Why no more debates?

Donald Trump at a conservative gathering in 2011. Does he truly pass the test? It would appear so--for he is now the voice of the silent American majority. He at least stays grounded in the real world.
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After reading the TPATH article, “No More Debates: an Unsolicited Suggestion for Donald J. Trump,” and being a TPATH contributor who no longer supports Donald Trump, I felt the need for an Unsolicited Rebuttal. So I am hereby listing, point by point, my thoughts:

Point 1 – Purpose of Republican Debates

The Republican debates continue, but now down to one tier of four.

The four remaining Republican candidates on the debate stage.

The Unsolicited Suggestion article states there are two reasons for the many republican debates; advertising dollars and butcher Mr. Trump’s candidacy.

I’m sure the dollars are important to the networks, however, the republican debates should have but one purpose; allow viewers to hear HOW candidates are going to reverse the damage wrought by the democrats and republican establishment since Reagan left office.

The debates did, unfortunately, get off to an inauspicious start. The very first question was a gotcha against Mr. Trump. However, the early debates did give viewers some insight into candidate positions on issues. Unfortunately, the more recent debates have been more about personal attacks on candidate’s faith or body parts than attacks on their ideas.

Point 2 – TPATH Reader Beliefs

The article states about 100% of TPATH readers agree the establishment is using the debates to destroy Mr. Trump’s candidacy. That would infer a massive support for Mr. Trump among TPATH readers. At this time, although a TPATH reader and contributor, I no longer support a Trump’s candidacy.

I originally saw promise in Mr. Trump, but now support Senator Cruz. The establishment not only wants to destroy the senator’s campaign, they want to destroy his political future. Why? Because the senator is the consummate outsider; the one republican senator who would not cave to the establishment once elected; and for that they hate him.

Point 3 – Mr. Trump’s Rogue Campaign

The article sees greatness in how Mr. Trump has run his campaign. I certainly agree it is “rogue.” His willingness to bring up issues no one else would (i.e.: immigration) is what drew me to him early on.

Unfortunately, Mr. Trump’s campaign has degraded into childish personal attacks leveled against whoever closes in on his lead, or questions his background. When Ben Carson closed the gap, Mr. Trump went beyond the pale, attacking the doctor’s faith and mocking his church. That eliminated what little remaining support I had for Mr. Trump.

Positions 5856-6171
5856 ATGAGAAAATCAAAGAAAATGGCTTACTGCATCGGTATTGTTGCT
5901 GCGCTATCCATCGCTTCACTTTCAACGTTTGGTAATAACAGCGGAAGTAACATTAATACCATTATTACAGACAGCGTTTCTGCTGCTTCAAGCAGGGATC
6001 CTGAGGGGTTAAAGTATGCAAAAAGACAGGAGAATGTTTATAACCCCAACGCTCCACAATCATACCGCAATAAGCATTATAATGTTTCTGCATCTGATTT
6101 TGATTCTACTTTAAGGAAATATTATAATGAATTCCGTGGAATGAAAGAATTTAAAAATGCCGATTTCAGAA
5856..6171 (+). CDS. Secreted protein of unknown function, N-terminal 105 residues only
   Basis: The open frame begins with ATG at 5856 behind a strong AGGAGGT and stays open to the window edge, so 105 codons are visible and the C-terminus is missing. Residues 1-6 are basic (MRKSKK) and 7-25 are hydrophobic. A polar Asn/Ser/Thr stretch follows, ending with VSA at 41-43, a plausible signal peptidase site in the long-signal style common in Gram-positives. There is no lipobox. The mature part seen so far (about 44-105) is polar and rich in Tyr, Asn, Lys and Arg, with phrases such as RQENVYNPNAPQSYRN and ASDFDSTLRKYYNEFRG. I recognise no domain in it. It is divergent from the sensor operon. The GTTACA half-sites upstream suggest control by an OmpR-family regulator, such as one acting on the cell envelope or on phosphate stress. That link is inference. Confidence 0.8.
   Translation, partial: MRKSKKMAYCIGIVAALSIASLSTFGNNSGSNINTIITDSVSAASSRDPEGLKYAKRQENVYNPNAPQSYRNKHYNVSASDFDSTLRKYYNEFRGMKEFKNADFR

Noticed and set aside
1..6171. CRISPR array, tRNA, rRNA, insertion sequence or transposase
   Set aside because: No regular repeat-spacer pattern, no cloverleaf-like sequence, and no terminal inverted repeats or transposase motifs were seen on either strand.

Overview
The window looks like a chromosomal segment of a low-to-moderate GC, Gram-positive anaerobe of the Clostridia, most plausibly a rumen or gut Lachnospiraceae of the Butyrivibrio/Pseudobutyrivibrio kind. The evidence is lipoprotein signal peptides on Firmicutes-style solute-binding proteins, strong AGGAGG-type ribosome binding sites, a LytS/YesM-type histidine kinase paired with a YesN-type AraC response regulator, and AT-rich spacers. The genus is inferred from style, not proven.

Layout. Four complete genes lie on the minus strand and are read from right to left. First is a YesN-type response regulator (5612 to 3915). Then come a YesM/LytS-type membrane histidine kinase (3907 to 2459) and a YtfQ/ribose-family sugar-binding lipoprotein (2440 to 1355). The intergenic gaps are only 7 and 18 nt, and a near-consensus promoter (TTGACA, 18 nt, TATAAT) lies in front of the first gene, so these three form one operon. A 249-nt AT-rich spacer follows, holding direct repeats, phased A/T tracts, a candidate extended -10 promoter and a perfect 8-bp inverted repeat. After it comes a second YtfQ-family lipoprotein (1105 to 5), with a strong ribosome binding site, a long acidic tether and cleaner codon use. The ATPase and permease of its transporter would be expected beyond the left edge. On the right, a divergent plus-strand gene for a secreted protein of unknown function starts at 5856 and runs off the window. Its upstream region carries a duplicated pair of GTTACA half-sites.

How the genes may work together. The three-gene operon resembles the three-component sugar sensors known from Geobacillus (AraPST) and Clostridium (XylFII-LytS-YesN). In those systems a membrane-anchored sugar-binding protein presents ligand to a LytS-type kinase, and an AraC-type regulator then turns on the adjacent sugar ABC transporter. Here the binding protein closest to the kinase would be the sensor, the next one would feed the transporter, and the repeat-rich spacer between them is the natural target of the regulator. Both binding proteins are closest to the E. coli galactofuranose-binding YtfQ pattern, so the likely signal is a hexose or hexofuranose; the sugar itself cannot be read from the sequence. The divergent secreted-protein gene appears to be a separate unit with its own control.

Point 4 – The Article’s Option One; Attend No More Debates

Whether Mr. Trump attends any future debates will, I’m sure, be based on his political strategy. I would agree with the article that far too many have been scheduled.

Contrary to the article, however, I do not know Mr. Trump’s exact positions. I hear him uttering the same mantras, offering conservative views that sound good. But I still do not know how he will achieve what he says he will.

Point 5 – The Article’s Option Two; Ignore Gotchas & Stick to Issues

On this issue I am in total agreement with the article. I would truly like to see Mr. Trump, and the other candidates, ignore unrelated, or personal, attacks and stick to the issues. However, that would mean Mr. Trump would have to refrain from using personal attacks. He was the candidate that began such attacks; can he be the one to stop them?

Closing Points

Mr. Trump’s personal attacks and vulgar language are a big concern to me. But my biggest concern is his past.

He was a staunch supporter of abortion on demand. Although he says he is now pro-life, he still supports Planned Parenthood, even though he knows they sell baby parts for profit. That could be because, as a successful business man, profit has always been important to him. He admits he has supported democrats and their liberal policies; doing so, he said, was good business.

All that may be good for business, but is it good for restoring the conservative values and principles that built America? I don’t think so.

Throughout history great civilizations have lived, on average, 200 years then die from moral decay. John Adams put it perfectly when he said,

Our constitution was made only for a moral and religious people. It is wholly inadequate to the government of any other.

No president, no congress, no courts will save America from moral decay unless We The People take our Judeo/Christian values and morals to the ballot box.

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Rich Matrisciano is Vice-President of the Sussex County (New Jersey) Tea Party Patriots.

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